The cocktail dress, a garment which first appeared in the 1930s, was enormously popular in the post-war years when middle class women were changing their outfits according to circumstances and the time of day. It is a shorter dress than the evening dress, with a low neckline, short sleeves and delicate ornamentation. It was frequently made in lace.
Here, the bodice hugs the body, with short puff sleeves, while the skirt is made from multiple strips and is full, as was characteristic of the 1950s. The New Look introduced by Christian Dior in 1947 was in fact characterised by soft, narrow shoulders, a rounded high bustline, a very defined narrow waist and a very full skirt, as a reaction to 1940s fashion which bore the print of rationing and austerity.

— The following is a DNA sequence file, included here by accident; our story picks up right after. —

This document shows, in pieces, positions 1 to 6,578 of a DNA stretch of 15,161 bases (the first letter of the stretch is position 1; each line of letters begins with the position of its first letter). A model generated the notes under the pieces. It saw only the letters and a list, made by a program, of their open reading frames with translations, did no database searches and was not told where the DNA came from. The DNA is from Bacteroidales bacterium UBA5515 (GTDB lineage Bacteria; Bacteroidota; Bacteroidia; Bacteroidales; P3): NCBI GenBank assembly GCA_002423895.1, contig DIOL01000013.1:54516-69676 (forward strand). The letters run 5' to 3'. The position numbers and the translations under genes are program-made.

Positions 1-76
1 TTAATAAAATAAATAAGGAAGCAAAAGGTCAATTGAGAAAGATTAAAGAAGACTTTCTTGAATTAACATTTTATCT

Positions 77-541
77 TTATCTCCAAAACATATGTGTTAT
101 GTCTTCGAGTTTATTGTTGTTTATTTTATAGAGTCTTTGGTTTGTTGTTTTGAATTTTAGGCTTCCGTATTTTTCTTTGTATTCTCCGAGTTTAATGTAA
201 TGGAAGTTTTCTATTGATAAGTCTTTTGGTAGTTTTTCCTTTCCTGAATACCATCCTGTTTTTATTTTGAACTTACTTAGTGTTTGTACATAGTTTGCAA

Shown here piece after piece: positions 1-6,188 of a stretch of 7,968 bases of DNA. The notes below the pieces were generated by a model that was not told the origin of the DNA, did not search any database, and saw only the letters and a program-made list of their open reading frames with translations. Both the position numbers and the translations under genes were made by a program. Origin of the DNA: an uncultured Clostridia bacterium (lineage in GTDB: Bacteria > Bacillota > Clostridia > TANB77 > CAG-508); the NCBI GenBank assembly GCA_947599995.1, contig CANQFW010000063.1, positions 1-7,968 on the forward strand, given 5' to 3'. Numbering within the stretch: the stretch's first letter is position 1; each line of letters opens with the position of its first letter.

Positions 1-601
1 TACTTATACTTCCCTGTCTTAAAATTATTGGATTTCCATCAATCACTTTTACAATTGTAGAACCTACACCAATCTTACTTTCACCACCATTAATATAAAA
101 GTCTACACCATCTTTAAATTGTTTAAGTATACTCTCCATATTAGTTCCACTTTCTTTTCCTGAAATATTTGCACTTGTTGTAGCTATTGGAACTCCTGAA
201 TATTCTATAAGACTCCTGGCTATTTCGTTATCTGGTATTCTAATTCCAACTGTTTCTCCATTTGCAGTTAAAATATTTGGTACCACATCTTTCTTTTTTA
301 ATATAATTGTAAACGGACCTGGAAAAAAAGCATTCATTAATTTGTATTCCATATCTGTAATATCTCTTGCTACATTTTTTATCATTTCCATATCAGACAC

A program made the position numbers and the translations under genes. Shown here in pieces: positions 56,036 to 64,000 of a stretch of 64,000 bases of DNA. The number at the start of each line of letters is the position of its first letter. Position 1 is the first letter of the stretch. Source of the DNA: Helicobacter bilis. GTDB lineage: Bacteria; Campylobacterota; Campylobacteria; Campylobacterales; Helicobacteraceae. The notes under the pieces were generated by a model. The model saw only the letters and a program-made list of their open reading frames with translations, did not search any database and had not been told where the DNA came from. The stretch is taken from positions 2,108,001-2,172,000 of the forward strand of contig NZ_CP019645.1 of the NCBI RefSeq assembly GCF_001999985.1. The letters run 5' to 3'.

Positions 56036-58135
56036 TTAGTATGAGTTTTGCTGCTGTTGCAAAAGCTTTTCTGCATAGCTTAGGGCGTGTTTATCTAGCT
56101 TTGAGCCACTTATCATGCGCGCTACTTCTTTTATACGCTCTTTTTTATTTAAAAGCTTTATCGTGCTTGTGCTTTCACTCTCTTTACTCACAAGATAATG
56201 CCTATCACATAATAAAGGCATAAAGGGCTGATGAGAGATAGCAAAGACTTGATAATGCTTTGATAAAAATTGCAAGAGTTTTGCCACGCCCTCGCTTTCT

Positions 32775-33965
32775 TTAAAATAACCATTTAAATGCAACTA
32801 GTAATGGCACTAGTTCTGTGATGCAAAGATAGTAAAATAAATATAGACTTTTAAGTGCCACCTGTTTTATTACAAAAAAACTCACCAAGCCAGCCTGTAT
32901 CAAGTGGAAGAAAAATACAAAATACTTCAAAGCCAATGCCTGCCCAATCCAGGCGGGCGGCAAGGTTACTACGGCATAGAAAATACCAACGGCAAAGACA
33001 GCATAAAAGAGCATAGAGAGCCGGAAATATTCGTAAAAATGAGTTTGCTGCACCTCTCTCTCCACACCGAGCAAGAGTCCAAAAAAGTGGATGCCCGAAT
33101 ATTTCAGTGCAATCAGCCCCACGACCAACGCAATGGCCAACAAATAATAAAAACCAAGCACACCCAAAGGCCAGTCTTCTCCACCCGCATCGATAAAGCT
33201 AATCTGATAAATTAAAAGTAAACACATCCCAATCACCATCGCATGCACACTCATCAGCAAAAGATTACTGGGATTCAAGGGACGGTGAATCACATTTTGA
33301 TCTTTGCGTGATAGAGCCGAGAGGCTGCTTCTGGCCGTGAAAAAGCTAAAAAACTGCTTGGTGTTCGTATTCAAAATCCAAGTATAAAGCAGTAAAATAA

The dress is made from white mechanical lace woven on a Leavers loom, in imitation of Chantilly-type handmade lace. Commissioned from the prestigious Lesage embroidery workshops, this lace received meticulous treatment: first partially hand-painted in anthracite to give it depth, the lace was then embroidered with floral patterns and, notably, a pattern of dancing couples dressed in eighteenth century style. This embroidery is executed with sequins, twisted gold lamé threads, transparent beads, ribbons, silk threads and diamantes. The Maison Lesage has conserved a sample of this embroidery, which was one of François Lesage's first successes.